The turbine is at the centre of Alstom's strategy. Hendrick explained that its Barcelona-based design team started reviewing multiple-drive train alternative solutions on the basis of system robustness, efficient operation and total costs of energy. He explained: "They looked into many alternative options, including number of rotor bearings, direct-drive versus fast-speed geared and hybrid solutions and whether to apply generators with permanent magnets or electrical field excitation.
"For direct drive both frontal and rear generator mounting were valuated with a focus on top-head mass, service access and easy component exchange."
The final turbine concept consists of a front-mounted, air and water-cooled, direct-drive permanent-magnet generator with a 7.5-metre diameter. Similar to Alstom's geared 1.67MW and 3MW models, the 6MW turbine incorporates a drive solution that fully separates rotor bending moments and rotor torque. Called Alstom Pure Torque, the main operating principle is that rotor-bending moments are led directly into the support structure and tower, whereas a separate internal torque shaft feeds 'pure torque' to the generator.
The power-electronic converter and transformer are both located in the tower foot, aimed at keeping top-head mass as low as possible. Electrically, the Converteam medium-voltage Advanced High Density generator consists of three 120-degree stator sections, whereby each section feeds power into a separate power-electronic converter.
Hendrick said: "In the event of partial generator and/or converter failure, the turbine can continue to function with two, or even one, active generator segment. Our operational strategy is that turbines should not stop. We further decided on an inner-rotor generator as a safe choice as the turbine concept already incorporates several major technology innovations."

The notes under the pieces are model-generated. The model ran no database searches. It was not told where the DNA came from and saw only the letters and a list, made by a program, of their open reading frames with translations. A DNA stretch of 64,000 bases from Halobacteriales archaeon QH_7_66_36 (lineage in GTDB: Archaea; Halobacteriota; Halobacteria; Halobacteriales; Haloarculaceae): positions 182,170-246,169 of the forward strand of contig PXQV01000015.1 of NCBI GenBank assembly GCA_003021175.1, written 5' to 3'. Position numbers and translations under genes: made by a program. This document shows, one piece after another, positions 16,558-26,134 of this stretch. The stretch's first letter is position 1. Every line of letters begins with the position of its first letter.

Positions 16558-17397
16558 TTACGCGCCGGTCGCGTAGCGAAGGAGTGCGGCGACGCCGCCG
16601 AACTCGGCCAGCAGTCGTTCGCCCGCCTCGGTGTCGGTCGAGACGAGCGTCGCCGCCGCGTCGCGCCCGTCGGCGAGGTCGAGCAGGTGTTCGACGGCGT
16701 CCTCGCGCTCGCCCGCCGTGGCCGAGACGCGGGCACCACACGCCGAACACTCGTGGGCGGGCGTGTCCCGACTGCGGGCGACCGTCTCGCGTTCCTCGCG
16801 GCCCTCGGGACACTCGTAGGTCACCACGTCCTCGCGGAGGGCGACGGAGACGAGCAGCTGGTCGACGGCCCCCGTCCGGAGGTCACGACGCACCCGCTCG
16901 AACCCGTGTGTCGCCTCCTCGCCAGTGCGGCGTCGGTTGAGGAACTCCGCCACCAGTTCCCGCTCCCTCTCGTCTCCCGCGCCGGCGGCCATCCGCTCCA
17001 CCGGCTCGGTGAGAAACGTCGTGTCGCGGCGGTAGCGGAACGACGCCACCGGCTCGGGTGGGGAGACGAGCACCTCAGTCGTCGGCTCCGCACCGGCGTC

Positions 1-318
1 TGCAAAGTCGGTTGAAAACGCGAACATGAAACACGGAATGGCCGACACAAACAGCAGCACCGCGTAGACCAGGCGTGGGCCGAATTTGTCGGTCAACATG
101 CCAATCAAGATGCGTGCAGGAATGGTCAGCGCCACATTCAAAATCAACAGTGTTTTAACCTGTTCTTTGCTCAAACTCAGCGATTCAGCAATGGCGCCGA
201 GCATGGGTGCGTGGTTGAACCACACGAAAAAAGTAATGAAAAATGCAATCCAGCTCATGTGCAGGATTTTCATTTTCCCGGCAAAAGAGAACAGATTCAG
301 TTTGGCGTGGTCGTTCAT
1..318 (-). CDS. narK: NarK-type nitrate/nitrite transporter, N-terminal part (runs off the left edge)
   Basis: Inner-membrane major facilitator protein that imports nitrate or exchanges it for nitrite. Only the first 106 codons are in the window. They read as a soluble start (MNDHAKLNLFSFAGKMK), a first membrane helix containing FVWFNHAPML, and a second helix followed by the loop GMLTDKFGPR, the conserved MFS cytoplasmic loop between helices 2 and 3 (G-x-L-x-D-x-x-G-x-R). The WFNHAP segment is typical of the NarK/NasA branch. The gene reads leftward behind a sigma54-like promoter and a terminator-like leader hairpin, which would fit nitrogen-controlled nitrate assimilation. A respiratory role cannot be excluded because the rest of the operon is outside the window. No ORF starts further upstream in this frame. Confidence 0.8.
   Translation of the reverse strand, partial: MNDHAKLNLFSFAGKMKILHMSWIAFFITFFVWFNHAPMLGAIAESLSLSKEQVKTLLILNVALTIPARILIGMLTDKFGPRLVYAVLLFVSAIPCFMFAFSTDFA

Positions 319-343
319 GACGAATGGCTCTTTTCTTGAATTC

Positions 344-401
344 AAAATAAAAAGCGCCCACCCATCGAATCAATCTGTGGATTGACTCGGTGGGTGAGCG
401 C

One innovative solution is the slender 73.5-metre rotor blade characterised by a modest width compared to the blade length. The product is a co-development with LM Wind Power and it builds further on LM's latest GloBlade structural design and aerodynamic-design principles.
Hendrick said a favourable blade mass could be achieved without having to integrate carbon fibres in highly stressed structural sections, but denied releasing a figure.
"We will be the world's first to install a turbine with a 150-metre rotor, which adds about 40% rotor swept area compared to the largest existing rotors in the 6MW class. The advanced GloBlade design thereby offers the benefits of a much larger rotor size while keeping turbine loads within a comparable range.
"Haliade's modest 90.8 metres per second rated tip-speed value is explained by the fact that we are cautious of potential erosion-related rotor-blade damages that require expensive offshore remedying actions."
Integrated support structure
The prototype is currently being assembled in a facility near Saint Nazaire and will be installed at the Le Carnet site, both on the Atlantic-western coast of France.
Alstom aims at establishing two identical permanent satellite facilities for blade manufacturing, generator manufacture and nacelle assembly at an industrial park in western France and the UK's east coast.
Alstom's flagship turbine has finally been optimised for North Sea IEC WC 1B offshore sites and average wind speeds in the 9-9.5m/s range. "The turbine can also be employed at higher wind-speed sites and is expected to yield around 60% capacity factor or over 31GWh at average 10m/s winds. This is at least 15% more compared to achievable yield levels with 6MW turbines featuring standard rotor blades in the 125-metre diameter range," said Hendrick.
For these harsh marine-environment conditions, Alstom is developing an integrated and optimised substructure comprising a four-legged so-called mini-jacket with a tubular steel tower put on top. The first prototype substructure detail-design and manufacturing job is subcontracted to specialist firms STX and OWEC.